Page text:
People of the Philippines vs Tulagan
G.R. No. L-68620 July 22, 1986
Facts: On the night of May 19, 1979, at about 11 o’clock, Marlon Catungal 19, died a violent death, succumbing to “Shock, due to severe hemorrhage, secondary to stab wound, anterior chest.” (Exh. F-2). The fatal stab wound is described in the autopsy report, as follows: … stab wound, elliptical in shape, 1 1/2 inches in length, located 1 inch from left para-sternal region at level of 5th intercostal space, directed upward, penetrating the upper portion of anterior lobe of left lung and the ascending portion of the aorta. No one saw precisely how, where and when that single stab wound was inflicted, or by whom, but there seems to be no question — both prosecution and defense agreeing on this point — that the deceased was killed while attempting to flee from at least two men, Identified as Freddie (or Eding) Tulagan and Valentin “Satsoy” de Guzman. The chase began at or near the public hall of Barangay Don Pedro, Malasiqui, Pangasinan, where a dance was being held on the occasion of the barrio fiesta, and ended, tragically for Catungal, at the porch (azotea) of the house of a certain Cesar Evangelista, some 300 meters away. The deceased appeared to have been carried, after he had been fatally stabbed, from the house of Evangelista to the shoulder of the provincial road about 10 meters away, where his corpse was later found by police investigators and barangay officials. The only person with any claim to some sort of direct observation of the pursuit and its sanguinary ending is Bonifacio Ulanday, who gave a sworn statement before the provincial Fiscal at Dagupan City on June 6, 1979 and later testified before the Trial Court.
Issue: Whether or not the testimonies of Ulanday and Macaraeg are admissible in evidence as part of res gestae.
Held: No. There is no evidence whatsoever that the statement attributed to Valentin de Guzman was made by him “immediately subsequent” to the startling occurrence which the Trial Court obviously had in mind: the slaying of Marion Catungal. On the contrary, if account be taken of the claim of another prosecution witness, Bonifacio Ulanday, that he had followed the four persons pursuing the deceased for “almost one hour” , it would most certainly have taken Valentin de Guzman and his companions that length of time to return from the crime scene to where the chase had started, or to Natalia’s store. Natalia herself testified that the three (3) accused returned to her store at “about 10:30 PM,” or after “more or less 1 1/2 hours.” More importantly, not every statement made on the occasion of a startling occurrence is admissible as part of the res gestae; only such are admissible as appear to have been involuntarily and spontaneously wrung from an observer by the shock or impact of the occurrence such that, as has aptly been said, it is the event speaking through the witness, not the witness speaking of the event. The startling occurrence must produce so powerful an effect or influence on the observer as to extract from his lips some description of the event practically without being conscious of his utterance. There is no indication in the record that Valentin de Guzman was so affected when he made the statement in question under the circumstances related by Natalia Macaraeg. Indeed, it may reasonably be inferred from Natalia’s testimony that he was in nowise agitated, stunned or shocked but was, on the contrary, calm, imposed, in full possession of his faculties and fully aware of what he was doing and saying. His statement regarding the killing of Marlon Catungal is not admissible as part of the res gestae.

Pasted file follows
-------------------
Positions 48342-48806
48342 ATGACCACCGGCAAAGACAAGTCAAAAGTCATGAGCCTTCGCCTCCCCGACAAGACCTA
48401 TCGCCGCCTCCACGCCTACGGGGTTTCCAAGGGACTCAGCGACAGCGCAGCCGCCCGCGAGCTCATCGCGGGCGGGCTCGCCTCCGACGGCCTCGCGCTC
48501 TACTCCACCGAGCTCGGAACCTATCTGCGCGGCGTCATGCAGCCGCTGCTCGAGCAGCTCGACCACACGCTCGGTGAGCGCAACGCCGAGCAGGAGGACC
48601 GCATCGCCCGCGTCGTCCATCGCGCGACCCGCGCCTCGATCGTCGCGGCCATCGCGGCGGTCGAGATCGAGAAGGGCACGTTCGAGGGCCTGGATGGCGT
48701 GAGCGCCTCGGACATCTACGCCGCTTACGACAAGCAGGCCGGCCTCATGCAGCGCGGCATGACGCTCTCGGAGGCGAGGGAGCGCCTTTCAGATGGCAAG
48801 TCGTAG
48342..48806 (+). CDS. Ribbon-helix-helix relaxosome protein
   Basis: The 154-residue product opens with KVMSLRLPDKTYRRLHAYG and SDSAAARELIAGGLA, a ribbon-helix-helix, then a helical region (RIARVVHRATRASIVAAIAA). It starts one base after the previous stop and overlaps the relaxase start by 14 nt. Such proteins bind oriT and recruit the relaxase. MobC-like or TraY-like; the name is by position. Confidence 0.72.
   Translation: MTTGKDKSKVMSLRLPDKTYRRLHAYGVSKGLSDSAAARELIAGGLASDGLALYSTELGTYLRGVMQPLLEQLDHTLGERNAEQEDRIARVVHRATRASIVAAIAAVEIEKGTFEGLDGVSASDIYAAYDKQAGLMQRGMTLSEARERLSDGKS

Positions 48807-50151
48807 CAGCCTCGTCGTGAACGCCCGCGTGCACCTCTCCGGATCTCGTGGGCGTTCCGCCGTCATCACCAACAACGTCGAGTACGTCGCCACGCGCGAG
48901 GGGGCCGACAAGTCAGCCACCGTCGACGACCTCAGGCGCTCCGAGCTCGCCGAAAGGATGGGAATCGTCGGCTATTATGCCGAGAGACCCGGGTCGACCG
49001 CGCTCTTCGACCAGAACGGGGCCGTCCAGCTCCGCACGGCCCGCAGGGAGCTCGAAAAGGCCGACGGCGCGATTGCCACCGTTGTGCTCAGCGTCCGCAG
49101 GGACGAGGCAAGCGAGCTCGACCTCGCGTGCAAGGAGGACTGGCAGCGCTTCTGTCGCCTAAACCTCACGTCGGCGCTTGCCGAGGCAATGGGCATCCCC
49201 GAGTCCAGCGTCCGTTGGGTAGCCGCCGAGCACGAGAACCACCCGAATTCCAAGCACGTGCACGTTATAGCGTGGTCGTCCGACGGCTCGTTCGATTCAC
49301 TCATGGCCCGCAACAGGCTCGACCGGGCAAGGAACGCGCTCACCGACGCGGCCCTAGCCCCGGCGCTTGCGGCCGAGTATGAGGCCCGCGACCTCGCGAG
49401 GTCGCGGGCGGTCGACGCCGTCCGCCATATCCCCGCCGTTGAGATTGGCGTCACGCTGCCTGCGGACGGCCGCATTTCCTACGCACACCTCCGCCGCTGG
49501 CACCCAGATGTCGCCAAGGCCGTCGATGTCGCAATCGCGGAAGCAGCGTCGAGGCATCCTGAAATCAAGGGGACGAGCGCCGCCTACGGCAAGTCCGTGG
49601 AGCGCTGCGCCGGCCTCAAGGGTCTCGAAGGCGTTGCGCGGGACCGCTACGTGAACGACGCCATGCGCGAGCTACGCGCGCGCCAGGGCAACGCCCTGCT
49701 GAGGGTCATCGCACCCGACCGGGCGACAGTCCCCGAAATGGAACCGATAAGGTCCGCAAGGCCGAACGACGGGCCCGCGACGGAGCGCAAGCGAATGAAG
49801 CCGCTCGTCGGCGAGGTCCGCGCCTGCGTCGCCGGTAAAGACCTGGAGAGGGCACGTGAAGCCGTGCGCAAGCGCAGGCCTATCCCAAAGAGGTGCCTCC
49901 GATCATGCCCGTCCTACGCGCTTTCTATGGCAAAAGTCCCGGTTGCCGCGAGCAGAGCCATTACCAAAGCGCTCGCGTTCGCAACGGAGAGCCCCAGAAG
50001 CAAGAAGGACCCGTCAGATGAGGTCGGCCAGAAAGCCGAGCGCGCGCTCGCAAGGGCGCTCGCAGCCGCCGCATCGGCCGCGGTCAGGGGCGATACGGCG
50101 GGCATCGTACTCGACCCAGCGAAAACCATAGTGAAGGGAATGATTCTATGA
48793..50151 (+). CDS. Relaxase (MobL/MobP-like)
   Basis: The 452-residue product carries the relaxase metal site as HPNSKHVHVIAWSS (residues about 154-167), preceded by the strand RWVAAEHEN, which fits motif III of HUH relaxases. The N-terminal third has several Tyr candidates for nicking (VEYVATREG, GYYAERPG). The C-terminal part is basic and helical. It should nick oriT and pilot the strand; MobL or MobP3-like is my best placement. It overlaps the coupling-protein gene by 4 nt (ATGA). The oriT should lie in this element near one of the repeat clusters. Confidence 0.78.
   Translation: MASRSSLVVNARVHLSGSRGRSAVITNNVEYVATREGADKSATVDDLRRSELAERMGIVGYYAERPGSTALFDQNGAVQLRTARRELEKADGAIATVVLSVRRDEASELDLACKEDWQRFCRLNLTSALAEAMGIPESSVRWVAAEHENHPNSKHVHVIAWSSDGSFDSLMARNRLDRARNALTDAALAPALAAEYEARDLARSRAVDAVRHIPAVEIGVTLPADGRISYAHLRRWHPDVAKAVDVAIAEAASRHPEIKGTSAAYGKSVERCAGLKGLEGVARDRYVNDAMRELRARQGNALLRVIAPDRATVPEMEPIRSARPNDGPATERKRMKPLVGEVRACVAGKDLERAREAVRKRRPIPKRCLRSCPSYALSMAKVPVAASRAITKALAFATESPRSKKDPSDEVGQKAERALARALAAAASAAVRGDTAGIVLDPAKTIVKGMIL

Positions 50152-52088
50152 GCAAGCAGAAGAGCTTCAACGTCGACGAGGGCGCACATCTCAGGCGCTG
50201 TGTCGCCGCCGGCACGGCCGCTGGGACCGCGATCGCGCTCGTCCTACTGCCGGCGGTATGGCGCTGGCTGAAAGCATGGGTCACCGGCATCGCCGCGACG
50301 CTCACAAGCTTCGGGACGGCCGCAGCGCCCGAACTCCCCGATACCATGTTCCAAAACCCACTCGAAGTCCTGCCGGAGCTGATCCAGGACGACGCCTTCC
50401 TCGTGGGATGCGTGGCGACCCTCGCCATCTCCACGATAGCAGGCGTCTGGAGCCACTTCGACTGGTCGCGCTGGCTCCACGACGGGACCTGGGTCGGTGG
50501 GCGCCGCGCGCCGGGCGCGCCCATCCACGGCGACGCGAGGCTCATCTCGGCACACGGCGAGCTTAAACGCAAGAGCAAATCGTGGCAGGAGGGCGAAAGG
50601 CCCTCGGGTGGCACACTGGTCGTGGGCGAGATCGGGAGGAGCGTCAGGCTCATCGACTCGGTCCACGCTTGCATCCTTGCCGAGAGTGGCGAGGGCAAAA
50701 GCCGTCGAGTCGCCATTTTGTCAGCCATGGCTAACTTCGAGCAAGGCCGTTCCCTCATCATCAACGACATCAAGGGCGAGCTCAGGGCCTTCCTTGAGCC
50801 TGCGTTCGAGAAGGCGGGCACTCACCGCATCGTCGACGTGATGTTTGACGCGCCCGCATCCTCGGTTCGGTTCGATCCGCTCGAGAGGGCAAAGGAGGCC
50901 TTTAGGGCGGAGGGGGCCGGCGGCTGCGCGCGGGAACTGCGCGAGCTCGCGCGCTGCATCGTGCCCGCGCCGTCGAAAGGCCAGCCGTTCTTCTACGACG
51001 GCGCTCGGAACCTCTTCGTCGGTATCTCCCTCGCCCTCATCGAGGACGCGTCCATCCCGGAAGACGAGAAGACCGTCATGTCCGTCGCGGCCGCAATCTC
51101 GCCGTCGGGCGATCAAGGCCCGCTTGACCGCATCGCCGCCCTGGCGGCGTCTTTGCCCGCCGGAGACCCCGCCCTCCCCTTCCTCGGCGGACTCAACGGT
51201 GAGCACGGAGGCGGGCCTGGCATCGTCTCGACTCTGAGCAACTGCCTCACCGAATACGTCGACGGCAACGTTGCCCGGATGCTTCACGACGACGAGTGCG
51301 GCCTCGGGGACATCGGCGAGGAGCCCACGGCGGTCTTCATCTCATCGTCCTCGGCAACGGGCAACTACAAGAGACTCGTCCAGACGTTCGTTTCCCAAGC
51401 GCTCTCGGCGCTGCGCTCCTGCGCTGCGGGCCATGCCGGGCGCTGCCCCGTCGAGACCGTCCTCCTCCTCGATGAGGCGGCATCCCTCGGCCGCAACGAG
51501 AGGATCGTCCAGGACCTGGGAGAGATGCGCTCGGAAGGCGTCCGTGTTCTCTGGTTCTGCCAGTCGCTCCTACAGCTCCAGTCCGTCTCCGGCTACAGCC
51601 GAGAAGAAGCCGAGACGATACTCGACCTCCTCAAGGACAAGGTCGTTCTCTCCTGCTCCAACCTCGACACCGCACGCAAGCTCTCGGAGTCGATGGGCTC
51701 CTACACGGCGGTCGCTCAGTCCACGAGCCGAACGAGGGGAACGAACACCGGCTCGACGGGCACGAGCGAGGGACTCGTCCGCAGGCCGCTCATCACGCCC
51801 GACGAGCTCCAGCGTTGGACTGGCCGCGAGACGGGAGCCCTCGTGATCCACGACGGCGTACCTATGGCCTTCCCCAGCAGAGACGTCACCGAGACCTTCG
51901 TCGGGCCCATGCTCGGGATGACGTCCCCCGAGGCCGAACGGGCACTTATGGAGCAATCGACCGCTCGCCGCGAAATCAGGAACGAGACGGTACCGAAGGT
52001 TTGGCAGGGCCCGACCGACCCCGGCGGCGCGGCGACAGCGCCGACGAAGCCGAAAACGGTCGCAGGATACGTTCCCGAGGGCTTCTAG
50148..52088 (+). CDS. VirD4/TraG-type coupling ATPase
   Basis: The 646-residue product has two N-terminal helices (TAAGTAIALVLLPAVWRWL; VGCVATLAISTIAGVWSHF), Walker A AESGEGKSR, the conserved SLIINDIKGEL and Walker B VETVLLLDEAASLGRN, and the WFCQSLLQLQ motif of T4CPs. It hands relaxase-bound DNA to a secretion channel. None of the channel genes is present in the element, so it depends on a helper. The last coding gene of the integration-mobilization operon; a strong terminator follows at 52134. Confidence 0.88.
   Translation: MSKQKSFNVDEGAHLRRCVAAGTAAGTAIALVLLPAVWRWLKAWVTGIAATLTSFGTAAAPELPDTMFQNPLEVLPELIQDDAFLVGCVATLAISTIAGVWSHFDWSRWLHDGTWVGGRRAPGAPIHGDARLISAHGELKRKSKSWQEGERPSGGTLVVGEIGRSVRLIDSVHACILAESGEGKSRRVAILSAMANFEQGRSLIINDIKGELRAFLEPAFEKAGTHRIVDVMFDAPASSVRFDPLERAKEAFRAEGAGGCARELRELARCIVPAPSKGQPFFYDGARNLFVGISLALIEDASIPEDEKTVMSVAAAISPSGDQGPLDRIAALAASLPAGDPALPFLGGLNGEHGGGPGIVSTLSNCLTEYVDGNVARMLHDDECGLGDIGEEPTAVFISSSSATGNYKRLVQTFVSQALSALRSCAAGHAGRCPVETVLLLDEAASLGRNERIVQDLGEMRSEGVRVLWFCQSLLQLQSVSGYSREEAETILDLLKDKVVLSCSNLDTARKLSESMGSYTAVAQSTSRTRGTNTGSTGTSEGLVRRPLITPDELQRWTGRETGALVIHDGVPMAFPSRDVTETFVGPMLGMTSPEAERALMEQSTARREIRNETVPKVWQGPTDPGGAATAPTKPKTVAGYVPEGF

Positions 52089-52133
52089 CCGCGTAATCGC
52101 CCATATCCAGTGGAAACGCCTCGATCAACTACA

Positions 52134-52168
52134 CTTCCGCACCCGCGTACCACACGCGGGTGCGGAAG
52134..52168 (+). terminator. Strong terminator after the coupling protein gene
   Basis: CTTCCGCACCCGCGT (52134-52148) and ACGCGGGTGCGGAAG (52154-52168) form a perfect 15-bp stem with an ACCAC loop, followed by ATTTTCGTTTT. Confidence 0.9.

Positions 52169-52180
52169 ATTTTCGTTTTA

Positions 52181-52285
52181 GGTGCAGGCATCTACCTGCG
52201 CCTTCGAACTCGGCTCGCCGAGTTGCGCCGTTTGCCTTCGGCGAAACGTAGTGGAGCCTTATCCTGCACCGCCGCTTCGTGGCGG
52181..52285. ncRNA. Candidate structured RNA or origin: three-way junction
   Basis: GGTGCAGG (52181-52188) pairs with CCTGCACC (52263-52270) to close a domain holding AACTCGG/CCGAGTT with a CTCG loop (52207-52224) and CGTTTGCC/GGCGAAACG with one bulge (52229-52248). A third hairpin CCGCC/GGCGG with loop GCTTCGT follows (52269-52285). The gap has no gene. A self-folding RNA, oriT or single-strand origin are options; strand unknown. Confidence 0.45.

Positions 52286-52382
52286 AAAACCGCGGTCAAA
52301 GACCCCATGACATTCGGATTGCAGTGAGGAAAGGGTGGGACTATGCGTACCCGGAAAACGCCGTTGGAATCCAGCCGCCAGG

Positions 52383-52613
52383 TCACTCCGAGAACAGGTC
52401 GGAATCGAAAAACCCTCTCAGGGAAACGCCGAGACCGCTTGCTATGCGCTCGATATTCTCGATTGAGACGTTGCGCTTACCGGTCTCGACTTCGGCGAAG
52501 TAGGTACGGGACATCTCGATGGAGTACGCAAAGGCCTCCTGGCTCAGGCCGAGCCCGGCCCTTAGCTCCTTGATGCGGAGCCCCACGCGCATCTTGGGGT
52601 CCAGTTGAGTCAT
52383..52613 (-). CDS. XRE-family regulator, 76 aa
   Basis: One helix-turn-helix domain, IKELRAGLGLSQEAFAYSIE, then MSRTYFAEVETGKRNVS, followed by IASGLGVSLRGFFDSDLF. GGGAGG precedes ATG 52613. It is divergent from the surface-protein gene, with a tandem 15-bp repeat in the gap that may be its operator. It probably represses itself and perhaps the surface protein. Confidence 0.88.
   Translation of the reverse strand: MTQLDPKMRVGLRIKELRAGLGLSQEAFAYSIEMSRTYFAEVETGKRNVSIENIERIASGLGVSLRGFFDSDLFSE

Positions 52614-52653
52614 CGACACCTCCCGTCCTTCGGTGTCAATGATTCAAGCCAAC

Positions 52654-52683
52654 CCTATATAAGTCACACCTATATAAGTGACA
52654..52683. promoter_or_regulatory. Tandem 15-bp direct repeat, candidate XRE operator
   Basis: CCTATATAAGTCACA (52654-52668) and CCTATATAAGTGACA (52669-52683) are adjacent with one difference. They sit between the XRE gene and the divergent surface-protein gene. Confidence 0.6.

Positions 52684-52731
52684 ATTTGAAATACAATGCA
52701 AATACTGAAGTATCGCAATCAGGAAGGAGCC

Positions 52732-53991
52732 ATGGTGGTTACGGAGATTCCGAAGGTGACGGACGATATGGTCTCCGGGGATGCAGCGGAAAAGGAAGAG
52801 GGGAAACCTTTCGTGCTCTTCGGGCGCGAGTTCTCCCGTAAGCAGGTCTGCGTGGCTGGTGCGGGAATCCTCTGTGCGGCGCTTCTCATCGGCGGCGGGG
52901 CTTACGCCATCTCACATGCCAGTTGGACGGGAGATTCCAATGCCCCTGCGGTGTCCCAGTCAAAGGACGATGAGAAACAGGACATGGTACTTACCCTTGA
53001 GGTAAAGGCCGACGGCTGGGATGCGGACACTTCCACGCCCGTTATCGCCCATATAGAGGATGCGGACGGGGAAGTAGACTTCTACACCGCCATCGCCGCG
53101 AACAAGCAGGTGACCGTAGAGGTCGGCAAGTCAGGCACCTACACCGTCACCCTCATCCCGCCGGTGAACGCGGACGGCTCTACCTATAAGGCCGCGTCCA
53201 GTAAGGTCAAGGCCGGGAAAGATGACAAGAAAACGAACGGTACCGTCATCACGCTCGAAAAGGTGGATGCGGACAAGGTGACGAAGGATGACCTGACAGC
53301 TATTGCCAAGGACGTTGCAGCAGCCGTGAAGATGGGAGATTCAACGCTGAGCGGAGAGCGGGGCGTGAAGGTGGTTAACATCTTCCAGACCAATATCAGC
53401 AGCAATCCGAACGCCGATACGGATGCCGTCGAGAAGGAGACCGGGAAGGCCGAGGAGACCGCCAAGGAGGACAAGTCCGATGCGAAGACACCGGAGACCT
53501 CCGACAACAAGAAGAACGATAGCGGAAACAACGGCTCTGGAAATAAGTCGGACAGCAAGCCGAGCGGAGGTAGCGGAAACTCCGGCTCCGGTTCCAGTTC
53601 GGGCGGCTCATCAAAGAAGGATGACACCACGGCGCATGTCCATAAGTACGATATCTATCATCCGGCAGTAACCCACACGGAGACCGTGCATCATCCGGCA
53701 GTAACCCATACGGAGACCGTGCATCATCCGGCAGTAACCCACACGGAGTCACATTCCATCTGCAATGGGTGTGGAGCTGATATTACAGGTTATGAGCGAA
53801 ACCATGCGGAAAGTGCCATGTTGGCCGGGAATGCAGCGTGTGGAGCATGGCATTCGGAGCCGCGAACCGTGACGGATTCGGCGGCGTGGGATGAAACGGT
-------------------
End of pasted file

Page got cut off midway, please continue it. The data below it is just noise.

Natalia’s conduct on the night of the killing exhibits a curious mix of interest and apathy. When “Satsoy” de Guzman “confessed” the killing to her, she became disturbed enough to send people to verify if in fact there had been such a killing and the victim was Marion Catungal. But when her worst fears were confirmed, she did nothing, appeared to lose all interest in the affair. She did not even report the crime or what transpired at her store to her father, Barangay Captain Jose B. Macaraeg of the neighboring Barangay Pulong Sur, who received the news from other persons, although the victim was a neighbor and known to her.
Also by Natalia’s account, Vicente “Satsoy” de Guzman, and his companions first appeared at her store only to announce their intention of going after the man or men who had chase de Guzman’s father, and later returned, also only to proclaim — perhaps “boast” would be the better word — that their purpose had been accomplished. Why de Guzman and his companions should thus needlessly call attention to themselves and their crime impresses this Court as highly unnatural conduct, hardly to be expected of men whose normal instincts would be to conceal, rather than publicly declare, the plotting and execution of a killing. In this context, said account makes little sense and does not merit uncritical acceptance.